Eldon Hole.

Eldon Hole is known as one of the seven wonders of the Peak district, and at 245 feet in depth it well deserves this title, the other six wonders of the Peak district are Peak Cavern, Poole’s Cavern, Mam Tor, St Anne’s Well at Buxton, Chatsworth House and the ebbing and flowing well in Barmough Clough. It is thought to be the deepest pothole in Derbyshire and it can be found on the side of Eldon hill. No one is quite sure how it came to be formed in this location but it must have been formed over millions of years by water seeping through the limestone and slowly eroding it away.

The entrance to the hole is 110 ft in length and 20 ft in width and as I have stated before it is 245ft in depth, however there is a 60ft pile of stones in the bottom of the hole which slope away into a huge cavern which has a huge domed roof with stalactites hanging from it.

As with any natural unusual feature in the landscape legends have been created over the years, it is said that in the early part of the eighteenth century Daniel Defoe told of a rope being lowered for more than a mile down Eldon Hole and he also told of a traveller being forced to step over the edge by two villains, maybe his remains were discovered at the bottom of the hole when it was first explored in 1780 and found not to be bottomless as once thought.

In the past it was thought that Eldon Hole was the abode of Fairies and Supernatural beings, however over the years these stories changed in that it was thought to be a place where the Devil resided.

In the past when the hole was thought to be bottomless a man called Charles Cotton was lowered into the hole on a rope and back then it was claimed he was lowered for a mile without reaching the bottom, it is said that another man had been lowered and when he was brought back to the surface he was unconcious, he died soon afterwards.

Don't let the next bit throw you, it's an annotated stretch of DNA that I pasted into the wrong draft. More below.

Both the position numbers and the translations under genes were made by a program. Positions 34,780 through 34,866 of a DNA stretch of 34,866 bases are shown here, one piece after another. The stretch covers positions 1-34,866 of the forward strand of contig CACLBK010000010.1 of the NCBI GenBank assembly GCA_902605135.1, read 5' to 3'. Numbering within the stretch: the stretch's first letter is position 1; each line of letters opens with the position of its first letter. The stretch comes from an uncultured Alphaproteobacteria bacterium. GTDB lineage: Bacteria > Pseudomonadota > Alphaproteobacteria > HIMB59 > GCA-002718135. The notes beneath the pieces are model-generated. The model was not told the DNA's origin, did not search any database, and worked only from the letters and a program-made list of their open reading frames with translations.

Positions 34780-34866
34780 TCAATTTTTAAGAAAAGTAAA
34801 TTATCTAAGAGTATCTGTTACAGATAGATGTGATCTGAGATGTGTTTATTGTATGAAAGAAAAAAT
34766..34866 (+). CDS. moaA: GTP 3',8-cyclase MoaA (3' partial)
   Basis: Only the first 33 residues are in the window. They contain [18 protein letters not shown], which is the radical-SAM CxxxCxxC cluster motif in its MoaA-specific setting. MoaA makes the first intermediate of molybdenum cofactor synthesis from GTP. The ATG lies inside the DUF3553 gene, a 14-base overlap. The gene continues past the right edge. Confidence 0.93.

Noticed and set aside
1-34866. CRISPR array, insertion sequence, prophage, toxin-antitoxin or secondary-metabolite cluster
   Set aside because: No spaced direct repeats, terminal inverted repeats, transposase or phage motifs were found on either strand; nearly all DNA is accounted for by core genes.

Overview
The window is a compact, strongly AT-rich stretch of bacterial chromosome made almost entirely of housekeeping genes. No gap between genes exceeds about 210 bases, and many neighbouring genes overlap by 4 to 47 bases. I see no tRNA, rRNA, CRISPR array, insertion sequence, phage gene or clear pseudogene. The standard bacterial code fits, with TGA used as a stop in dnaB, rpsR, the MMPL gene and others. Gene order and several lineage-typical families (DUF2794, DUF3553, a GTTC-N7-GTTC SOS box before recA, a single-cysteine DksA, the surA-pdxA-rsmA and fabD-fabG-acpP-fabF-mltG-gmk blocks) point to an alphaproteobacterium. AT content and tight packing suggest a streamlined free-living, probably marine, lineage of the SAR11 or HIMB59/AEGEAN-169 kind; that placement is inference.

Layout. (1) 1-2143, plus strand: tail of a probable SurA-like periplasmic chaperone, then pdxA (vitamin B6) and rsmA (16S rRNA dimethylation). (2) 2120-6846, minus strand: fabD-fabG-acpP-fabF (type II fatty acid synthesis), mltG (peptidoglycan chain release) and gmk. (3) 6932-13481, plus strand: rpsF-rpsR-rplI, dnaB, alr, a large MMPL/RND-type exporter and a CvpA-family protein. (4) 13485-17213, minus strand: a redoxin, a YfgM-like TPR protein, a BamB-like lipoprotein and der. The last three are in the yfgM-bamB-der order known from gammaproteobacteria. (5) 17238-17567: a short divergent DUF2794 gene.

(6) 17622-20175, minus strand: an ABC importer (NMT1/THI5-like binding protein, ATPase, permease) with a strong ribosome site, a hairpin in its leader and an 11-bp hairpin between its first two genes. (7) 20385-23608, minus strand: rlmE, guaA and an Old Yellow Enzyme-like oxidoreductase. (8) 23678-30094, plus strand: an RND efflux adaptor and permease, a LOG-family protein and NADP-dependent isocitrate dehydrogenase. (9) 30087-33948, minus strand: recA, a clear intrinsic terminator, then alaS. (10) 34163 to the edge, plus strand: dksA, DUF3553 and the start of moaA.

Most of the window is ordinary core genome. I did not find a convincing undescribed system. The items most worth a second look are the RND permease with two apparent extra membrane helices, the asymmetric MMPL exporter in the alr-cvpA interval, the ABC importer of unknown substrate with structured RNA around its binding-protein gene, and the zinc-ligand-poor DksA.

Another legend surrounding Eldon hole is that in the past a goose was thrown down and it is claimed the same goose reappeared coming out of Peak Cavern a few miles away, it is said that its feathers were blackened and charred from the flames of hell. In fact quite the opposite is true as it must be quite cold at the bottom of the hole as in the past a 20ft snow and ice plug has been found there on more than one occasion as late as July!

Eldon Hole is still a very dangerous place even in this day and age, all that surrounds it is a small barb wire fence and when I was leaning over a 250ft drop taking these photos to put on this website I found it quite character forming! A woman in recent years lost her life here when she was trying to control her dog and slipped over the edge, so if you do visit this strange creepy place do take care.

When I was taking these photos I could here what sounded like a crow calling from down below so I am not sure whether birds live or nest here or whether one was injured, however one thing was for sure I was not about to climb down and find out!

I found that Eldon Hole is not signposted so is therefore quite difficult to find, however if you follow these directions you should have no trouble finding it. I took the A6 road from Buxton and just before you come into Chapel-en-le Frith turn right at the island and follow the A623 for two to three miles until you come into the small village of Peak Forest. When you come to the traffic lights in the centre of the village turn left onto Church lane follow Church lane then take the second turn on your right which will be Eldon lane. Follow Eldon lane as it climbs up the hill after a short distance you will come to Eldon lane farm, the tarmac road turns into a rough track, follow this rough track for a 100yards up the hill and you will come to a gate, pass through this gate and turn immediately to your left and follow the stone wall, ahead of you, you will see a small wood a few hundred yards away, Eldon Hole is behind this wood on the hillside.

Advertisements

2 Responses to “Eldon Hole.”

  1. I was walking near to Peak Forest and noticed something unusual on a distant hillside. Turns out it’s Eldon Hole.

  2. I bottomed Eldon Hole in the late sixties and found it necessary to ease myself between the rock wall and a considerable snow plug, and this was in August!!

Leave a Reply

Fill in your details below or click an icon to log in:

WordPress.com Logo

You are commenting using your WordPress.com account. Log Out / Change )

Twitter picture

You are commenting using your Twitter account. Log Out / Change )

Facebook photo

You are commenting using your Facebook account. Log Out / Change )

Google+ photo

You are commenting using your Google+ account. Log Out / Change )

Connecting to %s

 
%d bloggers like this: